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Rebel chief refuses to broker deal with Philippines siege militants

The leader of the Philippines' largest Muslim rebel group says Islamic State-linked militants wanted his group to broker their withdrawal from Marawi city during a major military offensive against them.

Al Haj Murad Ebrahim of the Moro Islamic Liberation Front told The Associated Press that intervening would have been difficult because President Rodrigo Duterte has declared his government would not negotiate with terrorists.

The nearly two months of insurrection in Marawi is the worst he has seen in his more than four decades as a rebel in the country's south, Mr Murad said.

He added the attackers have said through religious emissaries they are ready to fight to the death.

The violence underscores the urgency for the government and the Moro rebel group to implement a 2014 Muslim autonomy deal to help stop the rising tide of extremism, he said.

More than 550 people, including 413 militants, have been killed in Marawi since May 23, when hundreds of gunmen, waving Islamic State group-style black flags, stormed into the city centre, occupied commercial buildings and villages and took hostages.

Mr Duterte ordered troops to crush the attackers and declared martial law in the south for 60 days, which he now wants to extend up to the end of the year to deal with the worst crisis he has faced in his year-long presidency.

Amid the intense fighting that has forced nearly 400,000 people to flee from their homes, Mr Murad said his group met the president and offered to help rescue hundreds of residents, who have been trapped and starving in their homes in the battle zones.

Mr Duterte welcomed the offer, he said, and the government and the rebels worked to establish "peace corridors" through which trapped residents were extricated to safety.

A group of Muslim religious scholars managed to enter the conflict zone and urged some of the militant leaders to end the siege and withdraw from the beleaguered city.

The militants replied they would leave but that Mr Murad's group should intervene.

"I said it'll be hard for us to intervene because the president is very clear in his statements that he will not negotiate with the terrorists," Mr Murad told AP.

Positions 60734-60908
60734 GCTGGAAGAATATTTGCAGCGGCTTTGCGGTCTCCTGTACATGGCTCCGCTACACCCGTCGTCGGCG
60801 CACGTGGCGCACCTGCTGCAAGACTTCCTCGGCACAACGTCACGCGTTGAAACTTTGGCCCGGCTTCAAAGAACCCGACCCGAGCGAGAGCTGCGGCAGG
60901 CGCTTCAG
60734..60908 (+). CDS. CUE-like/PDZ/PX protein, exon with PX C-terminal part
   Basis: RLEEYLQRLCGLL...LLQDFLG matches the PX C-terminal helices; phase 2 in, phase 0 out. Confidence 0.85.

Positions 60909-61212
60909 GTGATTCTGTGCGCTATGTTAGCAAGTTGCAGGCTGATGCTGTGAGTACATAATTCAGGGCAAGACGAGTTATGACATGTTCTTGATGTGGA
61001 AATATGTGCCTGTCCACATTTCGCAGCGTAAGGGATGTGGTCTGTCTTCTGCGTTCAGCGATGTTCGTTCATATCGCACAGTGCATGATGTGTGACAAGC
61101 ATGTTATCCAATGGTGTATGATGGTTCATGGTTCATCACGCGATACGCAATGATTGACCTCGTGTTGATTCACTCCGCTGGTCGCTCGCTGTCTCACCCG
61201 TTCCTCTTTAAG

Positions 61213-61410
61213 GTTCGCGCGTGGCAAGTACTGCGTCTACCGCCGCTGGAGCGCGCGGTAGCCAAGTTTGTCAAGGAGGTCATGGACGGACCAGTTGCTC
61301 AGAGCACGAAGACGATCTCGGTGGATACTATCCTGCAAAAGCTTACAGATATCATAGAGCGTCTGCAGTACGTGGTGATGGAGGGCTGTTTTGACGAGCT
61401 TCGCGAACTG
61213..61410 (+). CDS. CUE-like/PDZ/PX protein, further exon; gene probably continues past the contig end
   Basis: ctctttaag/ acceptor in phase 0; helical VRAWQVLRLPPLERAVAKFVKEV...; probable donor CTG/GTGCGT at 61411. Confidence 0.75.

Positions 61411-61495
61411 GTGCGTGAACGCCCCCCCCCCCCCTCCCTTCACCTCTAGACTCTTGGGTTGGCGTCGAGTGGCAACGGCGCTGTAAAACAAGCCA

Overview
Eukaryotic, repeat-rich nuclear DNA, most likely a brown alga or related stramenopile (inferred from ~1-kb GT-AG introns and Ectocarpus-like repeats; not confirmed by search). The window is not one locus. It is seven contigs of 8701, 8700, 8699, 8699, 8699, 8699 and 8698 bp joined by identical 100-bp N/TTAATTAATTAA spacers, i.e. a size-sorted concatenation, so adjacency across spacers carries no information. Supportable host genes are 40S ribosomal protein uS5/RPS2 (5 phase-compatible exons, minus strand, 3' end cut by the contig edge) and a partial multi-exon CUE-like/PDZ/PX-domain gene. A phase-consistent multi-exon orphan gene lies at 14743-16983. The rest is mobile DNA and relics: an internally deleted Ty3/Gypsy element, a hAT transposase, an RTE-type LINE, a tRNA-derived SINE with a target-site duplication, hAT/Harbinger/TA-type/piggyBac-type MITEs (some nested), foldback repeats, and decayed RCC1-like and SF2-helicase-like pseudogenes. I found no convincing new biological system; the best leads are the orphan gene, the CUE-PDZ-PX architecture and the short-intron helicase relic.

He said he asked the religious leaders to convince the gunmen to withdraw without any mediation, but they c hose to fight it out.

"What they said, if nobody will intervene, then we will die here," Mr Murad said.

After weeks of setbacks, the militants have grown desperate, he said.

One of the leaders, Abdullah Maute, had a rift with another militant and killed him, while his brother, Omarkhayyam, had been wounded in battle and is no longer seen on the ground, he said.

Mr Murad's rebel group has a vast encampment in Butig town, near Marawi, and hundreds of its fighters have been ordered to stay in a designated zone to prevent them from being entangled in the clashes.

He travelled to Manila to witness government and rebel representatives submitting to Mr Duterte draft legislation that aims to establish a more powerful Muslim autonomous region in the south of the predominantly Roman Catholic nation.

The 69-year-old says he met late al Qaida leader Osama bin Laden when he was sent as a young insurgent for combat training in Afghanistan decades ago.

He said if the autonomy deal was set in place, the more moderate rebels in his group can provide crucial help in dealing with the smaller but radical groups that have emerged in the south.


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